The District moved for summary judgment on each of the Plaintiff's claims. Judge Roemer, to whom the Court referred this case pursuant to 28 U.S.C. § 636(b)(1)(B), filed a Report and Recommendation, which recommends granting the District's motion as to the Plaintiff's constructive discharge claim, but denying the remainder of the motion. Both parties have filed objections to Judge Roemer's Report and Recommendation. The Court reviews the objections de novo. See 28 U.S.C. § 636(b)(1).


         A. The Plaintiff's objection

         The Plaintiff objects to Judge Romer's recommendation that the Court grant summary judgment in favor of the District on the Plaintiff's constructive discharge claim.

         “To succeed on a constructive discharge claim, an employee must ‘show both (1) that there is evidence of the employer's intent to create an intolerable environment that forces the employee to resign, and (2) that a reasonable person would have found the work conditions so intolerable that he would have felt compelled to resign.'” Makinen v. City of New York, 722 Fed.Appx. 50, 52 (2d Cir. 2018) (quoting Shultz v. Congregation Shearith Israel of N.Y., 867 F.3d 298, 308 (2d Cir. 2017)) (ellipsis omitted).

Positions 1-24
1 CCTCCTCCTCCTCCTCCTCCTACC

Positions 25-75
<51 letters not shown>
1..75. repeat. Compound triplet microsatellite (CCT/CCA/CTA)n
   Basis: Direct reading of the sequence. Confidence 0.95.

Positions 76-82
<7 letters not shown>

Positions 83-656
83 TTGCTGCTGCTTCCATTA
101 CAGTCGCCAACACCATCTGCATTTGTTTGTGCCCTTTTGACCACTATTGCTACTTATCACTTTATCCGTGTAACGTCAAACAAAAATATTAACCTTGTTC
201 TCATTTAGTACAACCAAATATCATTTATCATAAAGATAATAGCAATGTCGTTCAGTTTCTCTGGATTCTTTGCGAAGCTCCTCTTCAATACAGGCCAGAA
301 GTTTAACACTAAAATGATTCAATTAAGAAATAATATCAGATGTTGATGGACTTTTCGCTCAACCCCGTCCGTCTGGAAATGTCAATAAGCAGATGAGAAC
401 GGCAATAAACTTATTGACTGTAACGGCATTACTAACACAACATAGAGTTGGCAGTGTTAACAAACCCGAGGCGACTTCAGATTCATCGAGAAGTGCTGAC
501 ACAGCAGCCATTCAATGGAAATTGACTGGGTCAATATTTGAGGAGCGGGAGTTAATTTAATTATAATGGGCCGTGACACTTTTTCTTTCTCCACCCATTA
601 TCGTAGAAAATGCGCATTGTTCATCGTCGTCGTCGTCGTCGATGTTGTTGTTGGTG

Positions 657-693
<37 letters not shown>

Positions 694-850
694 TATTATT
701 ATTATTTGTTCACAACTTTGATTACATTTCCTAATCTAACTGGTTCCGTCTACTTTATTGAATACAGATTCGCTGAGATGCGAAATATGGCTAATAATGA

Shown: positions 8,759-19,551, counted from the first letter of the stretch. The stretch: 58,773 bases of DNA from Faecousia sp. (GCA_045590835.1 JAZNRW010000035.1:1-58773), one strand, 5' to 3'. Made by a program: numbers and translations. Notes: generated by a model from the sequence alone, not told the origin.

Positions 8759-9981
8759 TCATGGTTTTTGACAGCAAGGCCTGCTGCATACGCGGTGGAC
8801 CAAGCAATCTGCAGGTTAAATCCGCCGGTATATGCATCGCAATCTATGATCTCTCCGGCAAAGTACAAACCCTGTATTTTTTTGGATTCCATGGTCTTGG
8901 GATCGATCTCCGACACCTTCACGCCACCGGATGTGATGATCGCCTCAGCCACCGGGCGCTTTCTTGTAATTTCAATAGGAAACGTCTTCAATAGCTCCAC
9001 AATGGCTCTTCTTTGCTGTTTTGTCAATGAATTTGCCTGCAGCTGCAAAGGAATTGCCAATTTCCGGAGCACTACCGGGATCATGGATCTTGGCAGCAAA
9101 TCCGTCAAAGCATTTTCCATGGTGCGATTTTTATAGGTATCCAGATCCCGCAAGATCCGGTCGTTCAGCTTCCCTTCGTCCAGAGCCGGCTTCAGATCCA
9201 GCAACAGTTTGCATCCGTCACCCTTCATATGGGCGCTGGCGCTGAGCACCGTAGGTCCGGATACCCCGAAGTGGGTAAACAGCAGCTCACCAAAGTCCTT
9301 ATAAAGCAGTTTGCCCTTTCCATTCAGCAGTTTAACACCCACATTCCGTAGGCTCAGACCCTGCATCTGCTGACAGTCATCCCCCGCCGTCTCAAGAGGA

This is a “high standard.” Schultz, 867 F.3d at 308 (quotation marks omitted). The plaintiff in a constructive discharge case must show more than that her “working conditions were difficult or unpleasant, ” Spence v. Maryland Cas. Co., 995 F.2d 1147, 1156 (2d Cir. 1993); she must show more than that “the quality of [her] work has been unfairly criticized, ” Stetson v. NYNEX Svc. Co., 995 F.2d 355, 360 (2d Cir. 1993); and she must show more than that she “preferred not to continue working for that employer.” Miller v. Praxair, Inc., 408 Fed.Appx. 408, 410 (2d Cir. 2010) (quotation marks omitted). Instead, the ultimate question is whether “quitting was the only way [the Plaintiff] could extricate herself from intolerable conditions.” Petrosino v. Bell Atlantic, 385 F.3d 210, 231 (2d Cir. 2004) (quotation marks and ellipsis omitted). This means that a “claim of constructive discharge must be dismissed as a matter of law unless the evidence is sufficient to permit a rational trier of fact to infer that the employer deliberately created working conditions that were so difficult or unpleasant that a reasonable person in the employee's shoes would have felt compelled to resign.” Stetson, 995 F.2d at 361 (quotation marks omitted).